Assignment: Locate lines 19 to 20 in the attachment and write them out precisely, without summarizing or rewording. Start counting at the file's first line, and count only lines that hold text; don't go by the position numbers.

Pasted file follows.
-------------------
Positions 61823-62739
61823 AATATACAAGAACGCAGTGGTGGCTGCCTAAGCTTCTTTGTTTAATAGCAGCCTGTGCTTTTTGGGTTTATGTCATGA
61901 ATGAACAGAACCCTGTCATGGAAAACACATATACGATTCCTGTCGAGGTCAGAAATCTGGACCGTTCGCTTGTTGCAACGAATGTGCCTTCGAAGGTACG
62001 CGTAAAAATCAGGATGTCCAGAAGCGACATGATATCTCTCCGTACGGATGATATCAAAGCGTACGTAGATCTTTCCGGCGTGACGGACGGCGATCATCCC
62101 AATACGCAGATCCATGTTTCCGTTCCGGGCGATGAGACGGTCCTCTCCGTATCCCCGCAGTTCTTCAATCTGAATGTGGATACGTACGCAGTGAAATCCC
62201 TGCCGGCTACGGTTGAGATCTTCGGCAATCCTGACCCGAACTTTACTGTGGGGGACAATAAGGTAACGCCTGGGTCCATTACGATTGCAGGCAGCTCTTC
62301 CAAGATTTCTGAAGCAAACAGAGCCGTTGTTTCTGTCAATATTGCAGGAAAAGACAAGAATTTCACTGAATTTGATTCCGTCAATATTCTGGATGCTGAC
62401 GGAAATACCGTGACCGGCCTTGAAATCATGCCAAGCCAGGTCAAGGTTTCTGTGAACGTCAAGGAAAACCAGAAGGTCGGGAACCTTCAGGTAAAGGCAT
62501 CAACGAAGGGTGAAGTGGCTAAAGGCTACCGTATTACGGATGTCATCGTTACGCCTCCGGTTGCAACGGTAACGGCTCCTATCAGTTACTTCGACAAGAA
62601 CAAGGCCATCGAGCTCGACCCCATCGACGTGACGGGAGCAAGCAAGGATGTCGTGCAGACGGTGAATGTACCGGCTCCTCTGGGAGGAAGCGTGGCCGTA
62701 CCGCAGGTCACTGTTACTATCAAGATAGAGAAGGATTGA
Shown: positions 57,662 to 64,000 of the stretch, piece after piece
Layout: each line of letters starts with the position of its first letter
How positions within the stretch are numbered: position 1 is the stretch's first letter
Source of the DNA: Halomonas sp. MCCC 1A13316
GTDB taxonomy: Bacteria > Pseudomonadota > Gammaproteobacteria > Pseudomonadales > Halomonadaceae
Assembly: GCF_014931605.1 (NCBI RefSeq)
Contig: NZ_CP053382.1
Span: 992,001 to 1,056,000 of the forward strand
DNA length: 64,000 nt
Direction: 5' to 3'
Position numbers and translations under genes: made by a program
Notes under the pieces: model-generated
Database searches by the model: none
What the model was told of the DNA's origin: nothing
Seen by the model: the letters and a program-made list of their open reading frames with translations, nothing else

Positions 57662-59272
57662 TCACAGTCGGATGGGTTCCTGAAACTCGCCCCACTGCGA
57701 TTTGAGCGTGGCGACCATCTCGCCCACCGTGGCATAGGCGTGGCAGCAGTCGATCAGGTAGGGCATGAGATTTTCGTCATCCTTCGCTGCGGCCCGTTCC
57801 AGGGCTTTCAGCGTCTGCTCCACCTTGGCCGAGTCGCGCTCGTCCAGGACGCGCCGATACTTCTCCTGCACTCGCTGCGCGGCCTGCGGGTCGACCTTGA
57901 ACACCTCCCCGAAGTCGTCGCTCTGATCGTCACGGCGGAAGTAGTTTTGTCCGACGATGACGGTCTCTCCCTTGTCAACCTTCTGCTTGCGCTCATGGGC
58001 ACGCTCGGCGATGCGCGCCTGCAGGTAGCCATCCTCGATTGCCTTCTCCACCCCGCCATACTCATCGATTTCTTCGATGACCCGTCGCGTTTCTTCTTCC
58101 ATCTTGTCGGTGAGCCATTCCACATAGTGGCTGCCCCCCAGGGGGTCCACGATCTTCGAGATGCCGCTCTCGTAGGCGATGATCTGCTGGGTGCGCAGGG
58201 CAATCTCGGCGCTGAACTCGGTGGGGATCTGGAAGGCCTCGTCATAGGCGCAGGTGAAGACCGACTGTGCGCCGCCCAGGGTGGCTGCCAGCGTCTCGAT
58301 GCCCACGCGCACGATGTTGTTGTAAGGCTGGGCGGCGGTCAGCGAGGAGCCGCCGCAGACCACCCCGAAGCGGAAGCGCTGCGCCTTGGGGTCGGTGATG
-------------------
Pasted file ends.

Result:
Span: 992,001 to 1,056,000 of the forward strand
DNA length: 64,000 nt